Death In A Time Of Freedom
This week, we will turn 50 years old. I have grown weary of reading those words -- "50 years" -- and perhaps you, reading the first few words of this
column, are even more weary. I can't keep track of the functions that are
going on to commemorate the anniversary: from prabhat-pheris to a Quit
India remembrance to award giveaways of various kinds. Products ranging
from Pepsi to Action Shoes to India Today have discovered freedom as
advertising strategy; their ads are awash in subtle saffron and green. Loud
are the debates about whether we should celebrate at all, besides those
about how, who, when and even just what we should celebrate.
Me, I might have plumped for one big, spectacular bash all over the country
on August 15. One day, one night filled with lots of fireworks and noise,
that's it. I might have. But now, as I write this, I'm weary. Now, and
forgive me for being a wet blanket, I want to run away somewhere and cover
Celebrate? I know at least one family that will not have celebrations on
their mind. Sanjoy Ghose -- son, husband and father to that family -- died
only days before our 50th birthday. I still don't know why he had to die.
Maybe I never will. It was simply pointless, bewilderingly brutal. So
sudden. He was among us, I think only yesterday, working hard, writing
lucidly, insightfully, of his experiences. Today he is gone. What should we
Thinking about Sanjoy, I've been telling myself: sad, unfortunate deaths
happen all the time, everywhere. His was not the first, it will not be the
last. But it does remind us of things in our country that are, in our 50th
year, terribly wrong.
In an ideal world, Sanjoy would never have been abducted. ULFA, the
organisation that abducted him, would never have existed. Assam would never
have spent the last 40 years under the thumb of a grey, grimy law called
the Armed Forces (Special Powers) Act. The country would have paid more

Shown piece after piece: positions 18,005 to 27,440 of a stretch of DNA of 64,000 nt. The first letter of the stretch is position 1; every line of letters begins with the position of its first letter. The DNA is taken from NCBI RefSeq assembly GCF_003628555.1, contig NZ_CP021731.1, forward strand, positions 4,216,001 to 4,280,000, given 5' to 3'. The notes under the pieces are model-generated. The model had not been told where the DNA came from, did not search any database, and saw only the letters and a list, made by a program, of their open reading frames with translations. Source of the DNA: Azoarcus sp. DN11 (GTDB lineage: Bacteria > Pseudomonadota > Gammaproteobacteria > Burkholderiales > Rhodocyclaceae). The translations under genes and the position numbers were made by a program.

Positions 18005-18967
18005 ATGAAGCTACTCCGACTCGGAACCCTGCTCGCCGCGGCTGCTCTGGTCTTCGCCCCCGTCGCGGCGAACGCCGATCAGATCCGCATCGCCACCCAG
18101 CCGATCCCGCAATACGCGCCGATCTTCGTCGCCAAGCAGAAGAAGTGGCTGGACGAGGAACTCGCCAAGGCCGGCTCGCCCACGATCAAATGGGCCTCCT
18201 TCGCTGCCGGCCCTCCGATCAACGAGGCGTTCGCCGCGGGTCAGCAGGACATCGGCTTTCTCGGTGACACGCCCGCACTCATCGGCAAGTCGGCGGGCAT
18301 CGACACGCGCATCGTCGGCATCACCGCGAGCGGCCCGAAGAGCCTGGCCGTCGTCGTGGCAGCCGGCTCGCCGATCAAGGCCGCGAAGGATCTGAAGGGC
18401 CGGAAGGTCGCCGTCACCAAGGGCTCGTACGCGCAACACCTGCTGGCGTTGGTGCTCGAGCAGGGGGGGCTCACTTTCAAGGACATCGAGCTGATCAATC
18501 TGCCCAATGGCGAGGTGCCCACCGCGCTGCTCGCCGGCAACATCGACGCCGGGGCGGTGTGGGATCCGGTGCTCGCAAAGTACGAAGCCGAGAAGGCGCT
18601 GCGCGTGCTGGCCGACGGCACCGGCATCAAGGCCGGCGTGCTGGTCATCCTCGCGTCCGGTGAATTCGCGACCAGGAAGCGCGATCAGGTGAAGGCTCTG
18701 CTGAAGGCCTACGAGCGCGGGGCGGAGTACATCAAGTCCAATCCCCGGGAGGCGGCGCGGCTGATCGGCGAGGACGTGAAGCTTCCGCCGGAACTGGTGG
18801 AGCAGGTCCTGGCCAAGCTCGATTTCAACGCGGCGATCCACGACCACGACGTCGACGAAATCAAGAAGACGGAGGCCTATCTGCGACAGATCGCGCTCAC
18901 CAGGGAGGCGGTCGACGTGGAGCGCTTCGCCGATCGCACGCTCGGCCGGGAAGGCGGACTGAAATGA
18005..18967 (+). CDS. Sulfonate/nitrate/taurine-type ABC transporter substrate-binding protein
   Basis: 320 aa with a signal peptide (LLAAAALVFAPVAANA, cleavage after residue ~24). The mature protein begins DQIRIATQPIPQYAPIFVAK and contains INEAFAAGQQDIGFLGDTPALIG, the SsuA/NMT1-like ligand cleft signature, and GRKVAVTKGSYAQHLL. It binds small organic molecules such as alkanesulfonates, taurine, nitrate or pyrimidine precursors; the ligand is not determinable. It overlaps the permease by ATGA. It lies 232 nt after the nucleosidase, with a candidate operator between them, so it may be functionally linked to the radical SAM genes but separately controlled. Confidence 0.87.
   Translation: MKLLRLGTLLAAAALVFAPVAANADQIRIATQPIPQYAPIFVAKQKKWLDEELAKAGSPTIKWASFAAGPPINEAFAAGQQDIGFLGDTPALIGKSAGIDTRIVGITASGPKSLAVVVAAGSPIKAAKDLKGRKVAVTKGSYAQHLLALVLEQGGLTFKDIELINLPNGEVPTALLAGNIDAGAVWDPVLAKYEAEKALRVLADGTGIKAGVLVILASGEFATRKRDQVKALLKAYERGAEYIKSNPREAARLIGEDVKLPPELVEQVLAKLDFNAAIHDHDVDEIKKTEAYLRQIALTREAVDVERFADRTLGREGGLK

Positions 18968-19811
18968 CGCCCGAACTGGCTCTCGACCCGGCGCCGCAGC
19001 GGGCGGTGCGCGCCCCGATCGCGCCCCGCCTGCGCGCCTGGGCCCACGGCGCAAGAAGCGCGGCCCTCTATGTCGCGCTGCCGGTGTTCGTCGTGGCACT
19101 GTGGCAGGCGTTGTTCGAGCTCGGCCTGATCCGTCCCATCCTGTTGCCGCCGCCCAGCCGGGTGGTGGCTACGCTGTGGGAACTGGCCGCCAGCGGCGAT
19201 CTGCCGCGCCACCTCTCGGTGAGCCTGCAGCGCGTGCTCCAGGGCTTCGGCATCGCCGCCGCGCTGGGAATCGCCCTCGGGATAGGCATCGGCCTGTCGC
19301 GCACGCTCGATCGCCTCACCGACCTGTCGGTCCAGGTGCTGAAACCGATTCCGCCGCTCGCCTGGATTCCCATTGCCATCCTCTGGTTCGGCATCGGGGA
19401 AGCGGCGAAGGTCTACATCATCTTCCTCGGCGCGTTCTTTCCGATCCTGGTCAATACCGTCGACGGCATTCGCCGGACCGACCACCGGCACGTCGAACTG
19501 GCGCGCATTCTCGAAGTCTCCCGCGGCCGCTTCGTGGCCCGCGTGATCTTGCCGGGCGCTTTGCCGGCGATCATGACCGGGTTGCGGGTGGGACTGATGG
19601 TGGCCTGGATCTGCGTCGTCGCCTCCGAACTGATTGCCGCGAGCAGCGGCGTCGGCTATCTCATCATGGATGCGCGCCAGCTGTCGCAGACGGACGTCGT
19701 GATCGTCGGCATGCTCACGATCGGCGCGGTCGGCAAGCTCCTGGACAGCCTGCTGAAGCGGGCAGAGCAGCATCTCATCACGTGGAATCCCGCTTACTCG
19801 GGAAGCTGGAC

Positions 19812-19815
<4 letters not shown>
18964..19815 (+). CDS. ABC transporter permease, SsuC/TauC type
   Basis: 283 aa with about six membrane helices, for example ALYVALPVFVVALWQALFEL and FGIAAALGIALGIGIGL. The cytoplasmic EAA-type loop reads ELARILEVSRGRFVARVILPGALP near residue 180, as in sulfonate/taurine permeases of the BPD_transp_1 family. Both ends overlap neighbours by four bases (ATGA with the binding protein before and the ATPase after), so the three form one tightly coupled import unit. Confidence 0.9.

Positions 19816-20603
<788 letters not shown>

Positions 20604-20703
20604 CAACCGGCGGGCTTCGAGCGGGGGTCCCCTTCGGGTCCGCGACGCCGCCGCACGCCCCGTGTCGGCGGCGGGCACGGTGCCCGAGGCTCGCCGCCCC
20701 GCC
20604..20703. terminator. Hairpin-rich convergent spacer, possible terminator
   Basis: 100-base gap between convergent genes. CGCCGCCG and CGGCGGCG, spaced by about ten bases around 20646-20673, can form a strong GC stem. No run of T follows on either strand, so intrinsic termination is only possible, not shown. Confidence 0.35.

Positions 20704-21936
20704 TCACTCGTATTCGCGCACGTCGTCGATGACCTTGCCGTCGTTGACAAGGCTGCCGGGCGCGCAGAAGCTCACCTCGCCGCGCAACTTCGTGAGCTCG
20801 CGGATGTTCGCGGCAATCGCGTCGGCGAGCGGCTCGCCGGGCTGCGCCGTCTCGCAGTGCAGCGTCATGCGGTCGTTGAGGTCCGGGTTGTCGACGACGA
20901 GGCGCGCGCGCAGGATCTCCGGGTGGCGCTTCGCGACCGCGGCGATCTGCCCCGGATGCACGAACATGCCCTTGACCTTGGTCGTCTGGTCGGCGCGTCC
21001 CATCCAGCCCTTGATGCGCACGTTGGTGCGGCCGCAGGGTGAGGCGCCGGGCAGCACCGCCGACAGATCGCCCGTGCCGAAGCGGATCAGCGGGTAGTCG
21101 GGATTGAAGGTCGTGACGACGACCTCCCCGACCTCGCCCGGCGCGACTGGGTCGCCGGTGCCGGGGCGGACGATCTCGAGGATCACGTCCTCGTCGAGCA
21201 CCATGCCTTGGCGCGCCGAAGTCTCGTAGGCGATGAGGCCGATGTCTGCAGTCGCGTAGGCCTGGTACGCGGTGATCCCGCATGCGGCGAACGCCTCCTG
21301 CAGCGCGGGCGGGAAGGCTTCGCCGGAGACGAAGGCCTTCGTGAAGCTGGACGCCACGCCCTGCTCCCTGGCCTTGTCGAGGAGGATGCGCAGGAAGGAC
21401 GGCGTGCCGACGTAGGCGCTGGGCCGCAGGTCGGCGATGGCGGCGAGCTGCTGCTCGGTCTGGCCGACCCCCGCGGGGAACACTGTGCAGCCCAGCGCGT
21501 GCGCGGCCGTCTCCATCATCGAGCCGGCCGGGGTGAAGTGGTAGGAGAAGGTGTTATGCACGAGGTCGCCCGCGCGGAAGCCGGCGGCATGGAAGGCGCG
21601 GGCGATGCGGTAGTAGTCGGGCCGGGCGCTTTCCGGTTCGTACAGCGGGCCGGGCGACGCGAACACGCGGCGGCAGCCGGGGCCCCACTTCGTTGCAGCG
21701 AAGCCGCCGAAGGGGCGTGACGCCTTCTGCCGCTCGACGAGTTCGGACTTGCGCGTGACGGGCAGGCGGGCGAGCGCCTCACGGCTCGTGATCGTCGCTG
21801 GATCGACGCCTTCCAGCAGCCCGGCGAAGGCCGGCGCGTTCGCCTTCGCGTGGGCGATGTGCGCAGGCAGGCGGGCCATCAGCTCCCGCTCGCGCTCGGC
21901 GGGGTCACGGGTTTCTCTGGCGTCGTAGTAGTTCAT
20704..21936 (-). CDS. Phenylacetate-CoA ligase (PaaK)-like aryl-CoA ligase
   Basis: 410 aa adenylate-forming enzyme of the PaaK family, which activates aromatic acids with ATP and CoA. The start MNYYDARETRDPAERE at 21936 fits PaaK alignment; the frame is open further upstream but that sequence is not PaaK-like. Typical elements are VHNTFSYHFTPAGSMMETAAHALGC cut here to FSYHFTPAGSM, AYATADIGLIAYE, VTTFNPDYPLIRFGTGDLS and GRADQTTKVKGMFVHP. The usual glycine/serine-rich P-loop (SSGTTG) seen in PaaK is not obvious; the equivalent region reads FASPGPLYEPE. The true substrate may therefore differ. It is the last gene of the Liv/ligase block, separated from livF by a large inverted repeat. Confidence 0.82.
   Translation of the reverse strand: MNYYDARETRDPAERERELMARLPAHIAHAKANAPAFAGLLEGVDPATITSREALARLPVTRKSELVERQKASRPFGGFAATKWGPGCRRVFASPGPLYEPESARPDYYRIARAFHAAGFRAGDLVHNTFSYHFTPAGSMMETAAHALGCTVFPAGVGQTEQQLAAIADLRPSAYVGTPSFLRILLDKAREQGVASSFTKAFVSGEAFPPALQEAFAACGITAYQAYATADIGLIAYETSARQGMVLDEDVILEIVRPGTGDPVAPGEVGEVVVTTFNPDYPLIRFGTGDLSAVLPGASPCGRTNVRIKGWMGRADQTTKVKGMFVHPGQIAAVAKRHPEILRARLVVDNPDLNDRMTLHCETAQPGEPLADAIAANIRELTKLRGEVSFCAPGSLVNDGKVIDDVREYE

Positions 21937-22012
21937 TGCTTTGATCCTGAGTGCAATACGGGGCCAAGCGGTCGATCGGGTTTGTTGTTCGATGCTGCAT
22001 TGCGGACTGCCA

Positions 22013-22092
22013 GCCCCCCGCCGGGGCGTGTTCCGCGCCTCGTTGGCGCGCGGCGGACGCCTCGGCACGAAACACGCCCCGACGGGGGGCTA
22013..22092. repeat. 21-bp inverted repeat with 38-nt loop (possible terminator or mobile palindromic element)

attention than it has to the states of the North-East. There would never
have been the poverty there is there, the alienation and resentment that
have seen groups like ULFA springing up throughout the region. We might
have asked questions about all these things.
And Sanjoy would never have died.
But I know. This is not an ideal world. And in this less than ideal world,
deaths like Sanjoy's happen. He must have known that.
So in this not quite ideal world I live in, I dearly want to see ULFA lose
any legitimacy it may once have had, any support it might still command
among the people of Assam, for this sickening crime. In this today that
Sanjoy Ghose will never know, I want to know what fifty years of
Independence has meant to a state where a repressive law has ruled for
forty of those years. I want my government to explain why that law is in
effect, what it is about Assam and the North-East that has warranted such a
trampling of freedom. Why those states have remained so poor, so neglected
that there are ULFAs by different alphabets operating in every one of them.
I want to learn just why they stay so firmly at the periphery of our
I may even get some answers. None of them will bring Sanjoy back. None of
them will reduce the anger and sadness I feel, far less the desolation his
family must feel.
So forgive me once more for being a wet blanket, but right now, right after
this tragic waste of Sanjoy's death, it's hard to find a thrill in 50 years
of Independence. He died close enough to our 50th birthday, in this time we